Inflammatory mediators and hepatocellular dysfunction

Hepatocellular dysfunction and multiple systems organ failure can occur after both sepsis and trauma without apparent infection; the unifying factor in all causes is an uncontrolled systemic inflammatory response. One hypothesis has been that the initiating event is activation or priming of polymorphonuclear cells by complement polypeptide C5a, gut-derived platelet activating factor, or lipopolysaccharide. Adhesion of these cells to hepatic endothelium occurs through selectins and intercellular adhesion molecules (ICAM-1), expression of which can be upregulated by other cytokines and platelet activating factor. Subsequent events may lead to generation of reactive oxygen species, cytokines, arachidonic acid derivatives, and nitric oxide (NO). Hepatic Kupffer cells may modulate this response and act as amplifiers, transmitting effects to sinusoidal lining cells and Ito cells controlling sinusoidal perfusion. Cytokines including IL-1, IL-6, and IL-8, which are liberated in large amounts during sepsis, have been implicated in many of the pathological processes occurring during endotoxemia, including alterations in hepatic protein synthesis. Tumor necrosis factor-a, released from neutrophils and endothelial cells by endotoxin, increases neutrophil activation, IL-1 production, and NO production by Kupffer cells. NO also depresses hepatic protein synthesis and, in turn, contributes to vascular hyporesponsiveness. The role of NO in modulating tissue injury is complex and may depend on the clinical context. Several studies have shown that it protects the liver from lipopolysaccharide-induced injury by acting as a vasodilator and partially reversing the effects of cytokines such as tumor necrosis factor-a. In contrast, during ischemia-reperfusion, NO production may contribute to hepatic injury by combining with oxygen free radicals to form peroxynitrite.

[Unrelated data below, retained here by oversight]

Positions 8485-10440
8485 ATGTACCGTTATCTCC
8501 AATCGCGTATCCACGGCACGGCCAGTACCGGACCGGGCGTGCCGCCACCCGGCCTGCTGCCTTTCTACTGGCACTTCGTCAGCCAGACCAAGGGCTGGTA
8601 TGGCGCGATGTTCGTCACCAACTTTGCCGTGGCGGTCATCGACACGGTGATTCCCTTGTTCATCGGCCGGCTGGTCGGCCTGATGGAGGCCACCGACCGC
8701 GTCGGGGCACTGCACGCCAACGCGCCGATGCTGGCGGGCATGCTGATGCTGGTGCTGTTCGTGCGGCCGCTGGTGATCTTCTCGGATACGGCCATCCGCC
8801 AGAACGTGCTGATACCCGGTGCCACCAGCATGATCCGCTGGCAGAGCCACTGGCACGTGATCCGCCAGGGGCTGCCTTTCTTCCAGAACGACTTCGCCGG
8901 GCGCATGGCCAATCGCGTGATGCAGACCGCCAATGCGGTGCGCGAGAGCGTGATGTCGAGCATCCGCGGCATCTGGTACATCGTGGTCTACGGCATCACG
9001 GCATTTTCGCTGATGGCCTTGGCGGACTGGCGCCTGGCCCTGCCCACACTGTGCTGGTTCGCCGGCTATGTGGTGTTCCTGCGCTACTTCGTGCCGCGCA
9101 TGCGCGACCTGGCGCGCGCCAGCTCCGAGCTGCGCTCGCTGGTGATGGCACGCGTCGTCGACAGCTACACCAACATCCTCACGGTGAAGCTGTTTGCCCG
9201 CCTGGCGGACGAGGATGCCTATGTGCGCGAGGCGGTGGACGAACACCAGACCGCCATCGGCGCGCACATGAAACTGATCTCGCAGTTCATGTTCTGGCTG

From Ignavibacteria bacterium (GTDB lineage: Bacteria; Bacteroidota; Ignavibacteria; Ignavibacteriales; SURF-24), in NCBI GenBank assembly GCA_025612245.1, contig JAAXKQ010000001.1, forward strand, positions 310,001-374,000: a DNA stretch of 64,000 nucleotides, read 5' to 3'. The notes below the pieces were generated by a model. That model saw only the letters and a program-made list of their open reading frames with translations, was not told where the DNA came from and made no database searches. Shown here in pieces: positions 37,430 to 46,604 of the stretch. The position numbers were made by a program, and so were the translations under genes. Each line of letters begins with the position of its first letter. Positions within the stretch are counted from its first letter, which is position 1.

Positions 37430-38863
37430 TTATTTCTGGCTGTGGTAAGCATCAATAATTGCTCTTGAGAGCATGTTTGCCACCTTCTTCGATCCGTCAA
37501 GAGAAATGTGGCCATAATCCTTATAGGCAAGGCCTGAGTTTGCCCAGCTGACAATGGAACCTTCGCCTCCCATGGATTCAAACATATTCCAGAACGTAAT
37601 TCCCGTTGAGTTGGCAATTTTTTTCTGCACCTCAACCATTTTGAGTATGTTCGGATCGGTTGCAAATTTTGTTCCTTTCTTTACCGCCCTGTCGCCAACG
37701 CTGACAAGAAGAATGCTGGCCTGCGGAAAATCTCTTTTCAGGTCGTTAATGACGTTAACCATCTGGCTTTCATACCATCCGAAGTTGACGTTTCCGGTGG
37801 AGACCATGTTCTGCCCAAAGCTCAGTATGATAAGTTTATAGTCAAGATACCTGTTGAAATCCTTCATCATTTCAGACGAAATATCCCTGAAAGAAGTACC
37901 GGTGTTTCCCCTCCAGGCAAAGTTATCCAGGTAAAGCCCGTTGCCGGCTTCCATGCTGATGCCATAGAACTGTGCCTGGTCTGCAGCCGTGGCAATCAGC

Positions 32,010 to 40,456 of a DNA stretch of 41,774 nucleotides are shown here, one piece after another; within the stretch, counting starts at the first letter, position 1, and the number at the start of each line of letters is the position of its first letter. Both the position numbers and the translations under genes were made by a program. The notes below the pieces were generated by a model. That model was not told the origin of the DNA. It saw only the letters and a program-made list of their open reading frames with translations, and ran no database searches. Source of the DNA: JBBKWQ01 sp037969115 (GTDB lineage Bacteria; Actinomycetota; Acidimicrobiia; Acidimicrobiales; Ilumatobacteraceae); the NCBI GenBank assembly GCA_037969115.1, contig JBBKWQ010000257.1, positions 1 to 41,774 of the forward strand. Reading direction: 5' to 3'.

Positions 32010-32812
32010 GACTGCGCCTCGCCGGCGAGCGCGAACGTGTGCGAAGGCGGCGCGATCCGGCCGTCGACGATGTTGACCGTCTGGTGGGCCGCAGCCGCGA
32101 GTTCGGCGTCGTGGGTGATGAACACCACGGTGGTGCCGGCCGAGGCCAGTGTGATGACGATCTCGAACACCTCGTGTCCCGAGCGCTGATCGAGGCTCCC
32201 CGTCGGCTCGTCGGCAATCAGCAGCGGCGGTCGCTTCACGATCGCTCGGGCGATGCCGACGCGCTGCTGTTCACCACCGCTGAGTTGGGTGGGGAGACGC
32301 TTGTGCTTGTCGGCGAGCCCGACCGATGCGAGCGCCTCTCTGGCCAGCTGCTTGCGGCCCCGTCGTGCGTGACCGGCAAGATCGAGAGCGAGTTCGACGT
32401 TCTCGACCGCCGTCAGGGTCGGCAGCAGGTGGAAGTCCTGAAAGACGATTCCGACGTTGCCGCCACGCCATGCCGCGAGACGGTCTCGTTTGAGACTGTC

Healthy Fat Loss For A Longer Life

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